This is because it takes more effort to maintain a lie than it does to maintain or simply pass on a truth.

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This poem is heartbreakingly beautiful, so I invite you to read more about ena and some of her poems here.

P.S. This is also related to the too popular  claim that “girls mature faster than boys” – only to let boys get away with “being boys,” with being the reason girls and women are unsafe in a patriarchy. As my friend ena ganguly writes so beautifully in her poem to the right.

#NowYouKNow #Bye.

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About Orbala

Pashtun. Interested in all things Pashtuns, feminism, and Islam/religion. And I want it to rain on my wedding day, pliss, inshaAllah.
This entry was posted in Death to patriarchy. Bookmark the permalink.

One Response to when people say it’s harder to raise girls

  1. salam orbala! its been a while (also my wordpress notifications are broken)

    and i agree with you (although i cant speak for america echoing this statement, and in australia people aren’t having any kids at all, so it makes it harder to judge haha) especially on the last bit. girls really dont mature faster than boys in terms of intellectual development, we just neglect our boys. and even if the little boy has a problem (e.g. he gets harassed or bullied as society fears for young girls) societys response is “man up” or “oh sweetie its all part of growing up, learn how to be like them”. this in turn has NEGATIVE effects and the young boy will become just like his perpetrators and this will continue in a vicious cycle. if people want to wonder why young boys are having such harsh depression, drug abuse and suicide rates, they really need to see that their misogyny is also sparking indirect misandry and turns into misanthropy itself. if it makes sense, misogyny will cause a domino effect. and the problem is NOT innocent girls nor innocent boys,its society’s negligence which is sparked by old traditioned patriarchal fear that people arent willing to let go.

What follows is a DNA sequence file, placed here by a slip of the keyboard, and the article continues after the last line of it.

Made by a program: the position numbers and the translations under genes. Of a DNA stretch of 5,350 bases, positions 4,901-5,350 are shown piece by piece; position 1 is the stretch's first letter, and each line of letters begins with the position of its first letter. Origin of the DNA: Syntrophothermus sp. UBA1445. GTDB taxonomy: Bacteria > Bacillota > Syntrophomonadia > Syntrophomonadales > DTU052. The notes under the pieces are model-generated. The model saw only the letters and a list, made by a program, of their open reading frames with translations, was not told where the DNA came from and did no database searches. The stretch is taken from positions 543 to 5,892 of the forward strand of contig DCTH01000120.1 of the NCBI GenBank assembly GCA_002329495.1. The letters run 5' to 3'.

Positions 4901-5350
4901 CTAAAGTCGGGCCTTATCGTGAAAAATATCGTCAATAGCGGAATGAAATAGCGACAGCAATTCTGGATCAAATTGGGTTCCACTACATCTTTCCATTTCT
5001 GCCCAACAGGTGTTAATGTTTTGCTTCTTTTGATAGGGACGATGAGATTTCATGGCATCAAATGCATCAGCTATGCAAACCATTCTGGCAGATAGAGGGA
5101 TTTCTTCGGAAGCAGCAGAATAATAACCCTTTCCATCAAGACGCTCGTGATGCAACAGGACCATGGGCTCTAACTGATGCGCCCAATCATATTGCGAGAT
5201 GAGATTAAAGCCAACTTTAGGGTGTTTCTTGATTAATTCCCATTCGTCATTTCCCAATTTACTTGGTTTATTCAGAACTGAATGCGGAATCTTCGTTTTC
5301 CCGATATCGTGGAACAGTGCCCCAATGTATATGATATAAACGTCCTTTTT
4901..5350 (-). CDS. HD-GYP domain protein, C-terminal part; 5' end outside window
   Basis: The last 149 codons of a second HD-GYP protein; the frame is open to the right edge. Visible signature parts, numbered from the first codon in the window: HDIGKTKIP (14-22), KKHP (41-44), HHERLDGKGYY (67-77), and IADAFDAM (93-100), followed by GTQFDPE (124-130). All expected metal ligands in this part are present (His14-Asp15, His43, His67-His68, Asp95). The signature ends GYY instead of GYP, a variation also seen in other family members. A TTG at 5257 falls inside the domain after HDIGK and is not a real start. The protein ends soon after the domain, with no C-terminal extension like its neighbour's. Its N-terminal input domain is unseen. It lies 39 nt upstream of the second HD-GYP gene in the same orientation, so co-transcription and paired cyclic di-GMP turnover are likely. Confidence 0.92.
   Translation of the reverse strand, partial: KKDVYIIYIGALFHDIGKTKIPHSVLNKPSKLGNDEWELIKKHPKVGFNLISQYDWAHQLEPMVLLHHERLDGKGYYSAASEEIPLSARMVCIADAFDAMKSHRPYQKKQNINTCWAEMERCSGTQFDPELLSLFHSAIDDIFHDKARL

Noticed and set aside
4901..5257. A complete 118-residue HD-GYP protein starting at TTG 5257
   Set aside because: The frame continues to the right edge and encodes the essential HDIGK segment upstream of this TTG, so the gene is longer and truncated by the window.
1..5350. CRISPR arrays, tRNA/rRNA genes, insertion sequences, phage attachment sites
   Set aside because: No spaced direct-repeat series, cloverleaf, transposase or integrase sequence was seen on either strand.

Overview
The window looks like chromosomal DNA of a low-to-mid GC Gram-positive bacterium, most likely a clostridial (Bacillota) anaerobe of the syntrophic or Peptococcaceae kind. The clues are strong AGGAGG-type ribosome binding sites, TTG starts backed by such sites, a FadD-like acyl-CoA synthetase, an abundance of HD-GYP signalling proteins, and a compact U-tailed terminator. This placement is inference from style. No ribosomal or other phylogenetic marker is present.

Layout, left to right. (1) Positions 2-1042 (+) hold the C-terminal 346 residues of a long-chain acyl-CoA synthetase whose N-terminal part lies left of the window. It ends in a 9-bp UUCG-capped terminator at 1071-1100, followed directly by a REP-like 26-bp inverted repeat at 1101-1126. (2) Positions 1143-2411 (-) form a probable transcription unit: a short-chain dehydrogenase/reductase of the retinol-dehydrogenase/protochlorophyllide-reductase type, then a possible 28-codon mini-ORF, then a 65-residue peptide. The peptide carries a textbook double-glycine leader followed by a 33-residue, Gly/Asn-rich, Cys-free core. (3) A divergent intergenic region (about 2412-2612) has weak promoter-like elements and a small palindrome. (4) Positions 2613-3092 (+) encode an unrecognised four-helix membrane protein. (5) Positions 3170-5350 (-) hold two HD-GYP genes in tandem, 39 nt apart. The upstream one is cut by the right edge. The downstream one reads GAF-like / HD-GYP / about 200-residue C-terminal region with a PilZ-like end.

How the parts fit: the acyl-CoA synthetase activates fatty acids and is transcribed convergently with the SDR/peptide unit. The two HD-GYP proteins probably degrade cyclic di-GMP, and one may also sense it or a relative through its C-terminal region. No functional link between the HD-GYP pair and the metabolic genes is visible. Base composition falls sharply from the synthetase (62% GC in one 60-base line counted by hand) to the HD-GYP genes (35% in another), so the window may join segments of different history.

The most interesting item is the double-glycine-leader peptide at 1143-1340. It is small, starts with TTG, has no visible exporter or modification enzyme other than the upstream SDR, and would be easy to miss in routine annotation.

and women who follow old traditioned patriarchal fear do not attempt to make a change but instead follow into the fear onto their daughters and make their little girls trapped in a cage and patronised. they often use their fear and experience rhetoric to the girls of our future instead of trying to push for change or even adapt if a change is happening. we arent cave people anymore – girls have as much intellect as boys and use of brute force is becoming obsolete.